Sunday, July 24, 2011

Attention Must Be Paid

"Attention must be paid," Linda Loman tells her sons in Death of a Salesman, a sad line that has always stuck in my memory perhaps because it is indirect and passive, like Linda herself. She is referring, of course, to her husband, Willy, in Arthur Miller's classic play.

The same words can be directed at anything, without the tragic implications of Miller's play. The need to pay attention is the topic of an article I am completing, having written 5-6 drafs and now wondering how it can be expanded after a week of condensing it...Ah revision, which in the age of word processing is actually enjoyable.

The challenge of paying good attention in a world of ever-increasing distractions was brought home to me by what David Ulin says in The Lost Art of Reading. He has in mind the books he wants to read, not the endless e-mails, Twitter messages and other media interruptions--he calls them Weapons of Mass Distraction--that prevent the silence needed for immersion in a book.

I find that the same thing applies to what can generally (and I hope not uselessly) called spirituality. I mean the mindfulness of the present moment in which we are present to ourselves or to others as we listen to them with full attention. Or it might be the pet who demands our attention because he or she needs attention (love) and the challenge we face of giving up part of our lives (our time), ourselves, for the needs of a being other than ourselves.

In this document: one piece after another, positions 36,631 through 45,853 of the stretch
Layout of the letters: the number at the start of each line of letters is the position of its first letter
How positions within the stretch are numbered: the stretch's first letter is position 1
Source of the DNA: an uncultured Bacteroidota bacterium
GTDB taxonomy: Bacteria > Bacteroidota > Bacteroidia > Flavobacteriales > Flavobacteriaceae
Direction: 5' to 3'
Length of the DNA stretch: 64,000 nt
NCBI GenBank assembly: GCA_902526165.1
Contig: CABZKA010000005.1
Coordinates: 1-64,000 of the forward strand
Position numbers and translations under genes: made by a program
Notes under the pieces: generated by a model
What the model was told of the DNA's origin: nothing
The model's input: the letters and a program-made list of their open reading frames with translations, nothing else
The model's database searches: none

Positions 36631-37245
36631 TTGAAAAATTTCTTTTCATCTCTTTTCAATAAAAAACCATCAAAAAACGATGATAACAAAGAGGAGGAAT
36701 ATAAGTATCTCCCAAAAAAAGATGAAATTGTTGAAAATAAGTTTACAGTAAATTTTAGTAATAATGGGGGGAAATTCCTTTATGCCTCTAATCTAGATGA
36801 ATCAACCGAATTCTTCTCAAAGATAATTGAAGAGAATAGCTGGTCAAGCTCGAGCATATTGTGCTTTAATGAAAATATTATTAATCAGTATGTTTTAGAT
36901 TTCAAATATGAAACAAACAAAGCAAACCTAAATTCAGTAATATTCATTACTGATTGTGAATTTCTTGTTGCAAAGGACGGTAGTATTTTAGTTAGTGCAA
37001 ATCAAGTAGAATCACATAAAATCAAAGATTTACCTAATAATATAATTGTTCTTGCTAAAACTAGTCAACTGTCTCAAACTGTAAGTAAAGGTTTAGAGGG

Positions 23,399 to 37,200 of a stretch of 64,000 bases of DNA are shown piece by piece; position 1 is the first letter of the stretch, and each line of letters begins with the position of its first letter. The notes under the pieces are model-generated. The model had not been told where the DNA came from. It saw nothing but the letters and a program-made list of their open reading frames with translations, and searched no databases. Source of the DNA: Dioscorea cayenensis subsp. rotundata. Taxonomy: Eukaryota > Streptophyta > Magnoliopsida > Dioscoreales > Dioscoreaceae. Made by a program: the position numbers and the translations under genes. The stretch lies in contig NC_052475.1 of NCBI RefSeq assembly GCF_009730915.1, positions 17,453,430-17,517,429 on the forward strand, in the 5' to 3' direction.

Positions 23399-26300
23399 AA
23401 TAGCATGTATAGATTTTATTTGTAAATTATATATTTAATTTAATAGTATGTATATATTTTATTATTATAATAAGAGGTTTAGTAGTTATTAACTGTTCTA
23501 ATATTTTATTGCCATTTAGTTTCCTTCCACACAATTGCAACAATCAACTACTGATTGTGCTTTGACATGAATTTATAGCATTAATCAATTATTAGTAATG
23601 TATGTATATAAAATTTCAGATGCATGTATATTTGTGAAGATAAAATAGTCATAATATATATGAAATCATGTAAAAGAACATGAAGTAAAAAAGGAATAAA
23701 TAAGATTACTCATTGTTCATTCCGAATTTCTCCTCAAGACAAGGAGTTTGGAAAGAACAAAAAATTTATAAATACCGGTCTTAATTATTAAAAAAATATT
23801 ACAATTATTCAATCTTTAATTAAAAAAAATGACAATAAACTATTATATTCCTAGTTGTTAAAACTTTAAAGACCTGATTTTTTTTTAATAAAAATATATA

Since I see writing, like reading, as a spiritual activity, I can easily apply the importance of attention to writing. I tell my students to begin by looking for a long time at something they admire (the advice once given by Colette to a young writer). The "long time" is hard for people in the 21st century.

Observation, leading to description, is usually a sure way to begin any type of writing since we need to find the details that will make our article or story ring true. We need what is often missing in our lives: time for reflection.

Pay attention to the "divine details," said Vladimir Nabokov. Like Colette, he was talking about writing but implying something more: paying loving attention to the people and things around us is a key to love and happiness.

What gets in the way of everyday attention, such as listening, are not just the external distractions but the internal preoccupations of the overly busy mind.

To listen well, I have to set aside all this inner chatter, at least for a few minutes, and look at and listen to another person, surrending my own concerns while taking in the concerns of another. It takes real effort to notice who the other person seeking my attention actually is.

When my cat Lizzie seeks my attention each evening, I don't have to worry about who she really is, but I do have to sacrifice my preoccupations and try to enter into her world, where the time is always now. I can benefit from time spent with Lizzie, enjoying the peace of the present moment, the chance just to be, and experience simple gratitude.

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